BOSTON — Conditions for prisoners with mental health issues at the Massachusetts Department of Correction violate the Eighth Amendment of the Constitution, an investigation by the U.S. Attorney’s Office and the Department of Justice’s Civil Rights Division has found.
The investigation determined that there is reasonable cause to believe that the state Department of Correction fails to provide constitutionally adequate supervision to prisoners in mental health crisis; fails to provide adequate mental health care to prisoners in mental health crisis; and violates the constitutional rights of prisoners in mental health crisis by using prolonged mental health watch under restrictive housing conditions, the Department of Justice said in a statement on Tuesday.
As a result of these failures and conditions, prisoners in mental health crisis have engaged in self-harm and have died or seriously injured themselves while on mental health watch, the statement said.
As required by the Civil Rights of Institutionalized Persons Act, the Department provided the Department of Correction with written notice of the supporting facts for the alleged conditions and the minimum remedial measures necessary to address them. The Department is closing the portion of the investigation related to restrictive housing and geriatric and palliative care.
“Our investigation found cause to conclude that the Massachusetts Department of Corrections fails to properly supervise and accommodate prisoners suffering from serious mental health issues,” U.S. Attorney Andrew Lelling said in a statement. "The conditions at MDOC facilities show how systemic deficiencies in prison facilities can compound each other and amount to constitutional violations. MDOC has cooperated with our investigation from the beginning and we look forward to working with state prison authorities to implement reform measures.”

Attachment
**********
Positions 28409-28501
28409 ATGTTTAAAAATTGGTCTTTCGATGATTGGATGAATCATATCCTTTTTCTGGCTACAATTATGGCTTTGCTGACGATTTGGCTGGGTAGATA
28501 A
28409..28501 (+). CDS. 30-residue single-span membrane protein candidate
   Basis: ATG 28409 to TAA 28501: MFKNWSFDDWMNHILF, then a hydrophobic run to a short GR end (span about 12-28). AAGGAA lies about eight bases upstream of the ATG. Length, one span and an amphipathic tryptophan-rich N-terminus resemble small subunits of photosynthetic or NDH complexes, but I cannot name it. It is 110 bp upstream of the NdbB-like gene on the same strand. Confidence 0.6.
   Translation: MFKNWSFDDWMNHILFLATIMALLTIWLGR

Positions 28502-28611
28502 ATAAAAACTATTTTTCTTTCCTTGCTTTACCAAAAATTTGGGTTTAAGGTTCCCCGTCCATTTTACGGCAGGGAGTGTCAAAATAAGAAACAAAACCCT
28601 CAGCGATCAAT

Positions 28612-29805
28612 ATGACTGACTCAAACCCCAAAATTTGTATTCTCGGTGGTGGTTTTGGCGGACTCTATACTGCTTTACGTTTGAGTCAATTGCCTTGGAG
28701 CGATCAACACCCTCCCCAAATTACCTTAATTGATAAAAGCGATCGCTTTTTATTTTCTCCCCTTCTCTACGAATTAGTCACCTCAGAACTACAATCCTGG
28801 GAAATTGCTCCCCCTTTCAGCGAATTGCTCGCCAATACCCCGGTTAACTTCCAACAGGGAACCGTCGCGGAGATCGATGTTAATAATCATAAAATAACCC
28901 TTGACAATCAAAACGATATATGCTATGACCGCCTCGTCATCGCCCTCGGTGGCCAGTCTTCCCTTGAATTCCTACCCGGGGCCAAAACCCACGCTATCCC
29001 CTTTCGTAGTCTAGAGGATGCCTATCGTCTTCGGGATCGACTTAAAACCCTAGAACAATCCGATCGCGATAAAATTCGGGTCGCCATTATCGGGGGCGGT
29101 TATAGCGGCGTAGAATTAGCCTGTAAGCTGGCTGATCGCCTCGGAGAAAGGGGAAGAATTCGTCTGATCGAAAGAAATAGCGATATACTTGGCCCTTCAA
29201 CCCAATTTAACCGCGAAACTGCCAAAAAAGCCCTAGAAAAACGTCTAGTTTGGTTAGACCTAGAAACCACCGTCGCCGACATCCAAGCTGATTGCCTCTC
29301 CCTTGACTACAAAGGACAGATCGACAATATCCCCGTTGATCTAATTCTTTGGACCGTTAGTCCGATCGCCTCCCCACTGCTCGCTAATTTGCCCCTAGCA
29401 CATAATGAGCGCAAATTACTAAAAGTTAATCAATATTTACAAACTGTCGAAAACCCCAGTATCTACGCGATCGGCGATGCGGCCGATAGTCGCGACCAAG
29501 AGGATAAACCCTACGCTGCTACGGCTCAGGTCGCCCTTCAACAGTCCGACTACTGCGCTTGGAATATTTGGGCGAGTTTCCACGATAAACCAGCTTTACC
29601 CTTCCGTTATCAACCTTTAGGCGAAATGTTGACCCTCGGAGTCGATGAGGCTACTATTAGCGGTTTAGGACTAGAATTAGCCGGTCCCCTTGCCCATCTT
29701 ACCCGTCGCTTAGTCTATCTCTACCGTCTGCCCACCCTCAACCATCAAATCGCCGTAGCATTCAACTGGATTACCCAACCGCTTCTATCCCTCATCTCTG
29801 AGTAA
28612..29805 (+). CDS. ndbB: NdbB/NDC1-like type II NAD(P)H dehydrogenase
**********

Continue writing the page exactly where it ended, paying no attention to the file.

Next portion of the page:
“Our investigation revealed that MDOC fails to provide adequate mental health treatment to prisoners experiencing a mental health crisis and instead exposes them to conditions that harm them or place them at serious risk of harm,” Assistant Attorney General Eric Dreiband for the Civil Rights Division said in a statement. "Remedying these deficiencies promptly will ensure that we protect the constitutional rights of these vulnerable prisoners and promote public safety.”
The Department’s investigation involved review and analysis of documents, including policies and procedures, mental health records, incident reports, investigative reports, disciplinary reports and training materials. The Department also conducted tours of prison facilities and conducted interviews of administrative staff, security staff, mental health staff and hundreds of prisoners.
The U.S. Attorney’s Office and the Civil Rights Division began the investigation in October 2018 under the CRIPA, which authorizes the Department to take action to address a pattern or practice of deprivation of constitutional rights of individuals confined to state or local government-run correctional facilities.
In a statement, the Department of Correction said it has already started to address the issues raised in the report.
“The Department of Correction continues to work closely with DOJ and has already begun to address the issues raised in the report and maintain the significant progress we have already made. As the report indicates, investigators found no violations in the use of restrictive housing for inmates or in the geriatric and palliative medical care provided to all inmates. The Department remains deeply committed to the health and well-being of all entrusted to our care and fully invested in protecting their physical safety and civil rights.”— Jason Dobson, Massachusetts Deparment of Correction spokesman
Individuals with information are encouraged to contact the U.S. Attorney’s Office by phone at 888-221-6023 or via email at firstname.lastname@example.org.
This is a developing story. Check back for updates as more information becomes available.
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